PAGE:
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Long Island

Three decades of Melius Foundation philanthropy

Gary Melius in his office at Oheka Castle

Gary Melius in his office at Oheka Castle in October 2010. Photo Credit: Jesse Newman

The Elena Melius Foundation has donated more than $2.8 million to nearly 500 charities or individuals over the last three decades, according to the Oheka Castle website and filings with state regulators.

Recipients have included well-known health care organizations like the Alzheimer’s Association; Catholic Charities, the American Jewish Committee and other religiously affiliated groups; and law enforcement organizations like the National Law Enforcement Officers Memorial Fund.

“I never promote what I give away,” Gary Melius said in a conversation with Newsday editors last April.

A section of the Oheka website called “Oheka Cares” lists more than 480 recipients of donations since 1986. The donations were made through the foundation, named after Melius’ late mother and headquartered at Oheka. On average, the foundation donated $153,000 annually between 2006 and 2015, or more than $1.5 million altogether, according to state records.

Melius said recent financial difficulties had not stopped him from giving his money away. “I am broke now,” Melius said in the Newsday interview. “I still borrow money to give to charity.”

While many of the recipients of Melius’ generosity are Long Island charities, organizations in New York State and beyond are also recipients of money from the Melius Foundation, state records show.

In 2014, for example, the foundation’s grants and contributions included $15,500 to the Memorial Sloan Kettering Cancer Center in New York City; $15,000 to the Mayo Clinic in Minnesota; $10,000 to the Family & Children’s Association of Mineola; $6,000 to Cold Spring Harbor Laboratory in Cold Spring Harbor; and $6,000 to St. Christopher’s Inn, a shelter and treatment center for homeless men in upstate Garrison.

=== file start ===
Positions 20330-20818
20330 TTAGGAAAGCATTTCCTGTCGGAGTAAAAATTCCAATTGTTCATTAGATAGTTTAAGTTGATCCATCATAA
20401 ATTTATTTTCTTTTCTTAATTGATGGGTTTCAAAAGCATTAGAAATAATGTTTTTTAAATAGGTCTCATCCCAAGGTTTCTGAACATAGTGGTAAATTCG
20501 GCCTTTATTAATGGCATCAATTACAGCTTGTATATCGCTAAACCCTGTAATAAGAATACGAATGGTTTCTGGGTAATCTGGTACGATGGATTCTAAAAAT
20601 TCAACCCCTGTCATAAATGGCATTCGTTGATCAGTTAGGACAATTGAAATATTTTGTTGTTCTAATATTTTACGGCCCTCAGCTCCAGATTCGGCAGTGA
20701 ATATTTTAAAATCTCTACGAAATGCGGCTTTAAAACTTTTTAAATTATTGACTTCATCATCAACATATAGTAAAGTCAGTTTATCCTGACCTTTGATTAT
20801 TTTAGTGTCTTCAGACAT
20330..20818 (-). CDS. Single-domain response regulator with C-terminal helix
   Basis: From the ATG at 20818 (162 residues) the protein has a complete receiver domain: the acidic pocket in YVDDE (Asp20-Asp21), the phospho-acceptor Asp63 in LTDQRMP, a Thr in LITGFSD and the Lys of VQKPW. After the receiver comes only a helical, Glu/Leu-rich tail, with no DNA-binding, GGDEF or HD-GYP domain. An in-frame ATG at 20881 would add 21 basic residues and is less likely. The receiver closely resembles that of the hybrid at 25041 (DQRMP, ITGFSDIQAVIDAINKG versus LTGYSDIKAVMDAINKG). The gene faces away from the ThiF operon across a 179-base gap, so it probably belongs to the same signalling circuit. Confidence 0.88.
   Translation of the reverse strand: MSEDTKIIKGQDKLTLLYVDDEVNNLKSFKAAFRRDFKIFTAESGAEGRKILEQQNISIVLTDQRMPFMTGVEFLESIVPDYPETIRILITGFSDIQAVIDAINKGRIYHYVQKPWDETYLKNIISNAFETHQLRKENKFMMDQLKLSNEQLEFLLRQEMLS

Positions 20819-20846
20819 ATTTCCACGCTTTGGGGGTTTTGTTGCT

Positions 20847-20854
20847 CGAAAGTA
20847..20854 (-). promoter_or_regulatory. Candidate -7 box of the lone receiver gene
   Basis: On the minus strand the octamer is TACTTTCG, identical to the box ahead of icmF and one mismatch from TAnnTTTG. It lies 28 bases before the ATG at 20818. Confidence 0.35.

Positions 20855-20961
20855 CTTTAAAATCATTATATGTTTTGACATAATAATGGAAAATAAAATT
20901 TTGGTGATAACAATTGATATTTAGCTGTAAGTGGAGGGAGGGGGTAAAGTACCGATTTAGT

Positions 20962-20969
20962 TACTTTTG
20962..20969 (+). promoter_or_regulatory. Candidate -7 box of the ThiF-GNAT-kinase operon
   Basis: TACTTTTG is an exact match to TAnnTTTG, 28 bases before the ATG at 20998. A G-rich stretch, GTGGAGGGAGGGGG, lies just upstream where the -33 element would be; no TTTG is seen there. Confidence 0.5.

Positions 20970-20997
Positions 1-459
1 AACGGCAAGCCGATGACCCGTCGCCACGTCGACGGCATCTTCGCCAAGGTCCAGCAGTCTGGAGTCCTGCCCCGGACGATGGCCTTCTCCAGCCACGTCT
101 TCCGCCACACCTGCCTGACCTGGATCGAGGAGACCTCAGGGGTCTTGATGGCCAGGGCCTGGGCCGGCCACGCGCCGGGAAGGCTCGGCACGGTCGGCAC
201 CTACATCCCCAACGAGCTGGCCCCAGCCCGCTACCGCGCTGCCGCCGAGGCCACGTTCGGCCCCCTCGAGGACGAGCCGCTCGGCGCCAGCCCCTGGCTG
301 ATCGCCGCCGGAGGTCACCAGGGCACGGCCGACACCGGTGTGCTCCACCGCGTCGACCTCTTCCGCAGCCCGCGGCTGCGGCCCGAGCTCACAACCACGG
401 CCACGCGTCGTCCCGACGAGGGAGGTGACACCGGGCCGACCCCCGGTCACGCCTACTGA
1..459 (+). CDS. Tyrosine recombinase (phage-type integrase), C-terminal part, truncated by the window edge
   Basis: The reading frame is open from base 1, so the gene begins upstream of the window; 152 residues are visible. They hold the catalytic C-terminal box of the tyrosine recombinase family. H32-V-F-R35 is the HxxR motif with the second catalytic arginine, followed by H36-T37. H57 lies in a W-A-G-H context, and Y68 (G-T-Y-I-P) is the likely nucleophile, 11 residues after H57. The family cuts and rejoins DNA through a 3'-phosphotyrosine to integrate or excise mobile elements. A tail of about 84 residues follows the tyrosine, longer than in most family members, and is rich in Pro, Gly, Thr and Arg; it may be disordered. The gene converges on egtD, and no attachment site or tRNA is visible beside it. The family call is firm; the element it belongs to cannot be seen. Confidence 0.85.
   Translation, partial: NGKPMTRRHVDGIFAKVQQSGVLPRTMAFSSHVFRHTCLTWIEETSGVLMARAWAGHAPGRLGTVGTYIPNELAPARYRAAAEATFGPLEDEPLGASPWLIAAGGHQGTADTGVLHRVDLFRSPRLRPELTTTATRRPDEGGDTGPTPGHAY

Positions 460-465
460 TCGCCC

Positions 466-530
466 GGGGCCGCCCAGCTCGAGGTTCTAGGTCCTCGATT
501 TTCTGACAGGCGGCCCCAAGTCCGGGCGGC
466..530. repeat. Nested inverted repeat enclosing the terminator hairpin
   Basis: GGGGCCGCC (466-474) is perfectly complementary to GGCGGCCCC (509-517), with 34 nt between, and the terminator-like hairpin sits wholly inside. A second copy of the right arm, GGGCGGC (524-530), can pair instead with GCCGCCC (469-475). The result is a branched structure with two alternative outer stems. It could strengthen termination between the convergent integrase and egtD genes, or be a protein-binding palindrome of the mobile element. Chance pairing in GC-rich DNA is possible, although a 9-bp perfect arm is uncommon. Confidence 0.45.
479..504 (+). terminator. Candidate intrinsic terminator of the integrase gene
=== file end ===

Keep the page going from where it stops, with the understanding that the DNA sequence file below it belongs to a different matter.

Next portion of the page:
Charitable groups created by politicians with whom Melius has been allied have also received donations from his foundation. Among these are the Pat Cairo Family Foundation, created by Joseph Cairo, a Republican Party leader from North Valley Stream, in honor of his wife, Pat, to support cancer patients; and the Marie Cuthbertson Scholarship Fund, named for the mother of Huntington Town Councilman Mark Cuthbertson.

The Family & Children’s Association, based in Mineola, provides assistance to Long Island’s most vulnerable children, families and seniors. Patricia Pryor-Bonica, a board member of the association, said she believes that Melius shares her concern that struggling families should be helped — and that, like her, his willingness to help was rooted in his own experiences in tougher times.

“There was no help back in those days,” said Bonica, recalling her youth in the 1940s and ’50s.

The Elena Melius Foundation has experienced controversy at times. In 2002, it purchased a 98-acre parcel for $50,000 on the Akwesasne Indian reservation near the Canadian border, where Melius had been involved in the tumultuous construction of a tribal casino. A year later, the foundation tried to sell the land for $300,000, according to court records.

Because the transactions involved the foundation, the sale could not be completed without the approval of the state attorney general’s office, which regulates charitable groups. The attorney general objected, saying that a $50,000 “finder’s fee” for Melius that was part of the sale represented “self-dealing” by Melius, a director of the nonprofit.

Melius tried two more times to obtain the state’s approval for the sale, this time including a $25,000 fee to a Melius employee, Rich Hamelin, according to court records. The attorney general’s office continued to object, saying that the fee was “an improvident use of charitable assets.”

Finally, Melius went to court, where State Supreme Court Justice Geoffrey J. O’Connell approved the sale and the fee in 2007. In his ruling, O’Connell cited “the apparently undisputed large profit to the foundation, which will assist it greatly in carrying out its charitable purposes.”

In another instance, Melius said last year that the state attorney general’s office had issued subpoenas to him and his foundation, requesting documents. Newsday reported that the subpoenas related to the foundation’s acceptance of $250,000 from another foundation that one of his friends, Steven Schlesinger, then counsel to the Nassau Democratic Party, had been appointed by the courts to manage.

Melius’ statement came in an application to Nassau County for a sewer connection to Oheka Castle that would handle wastewater from a related proposal to build 191 condominium units.

Melius has strongly denied any wrongdoing.

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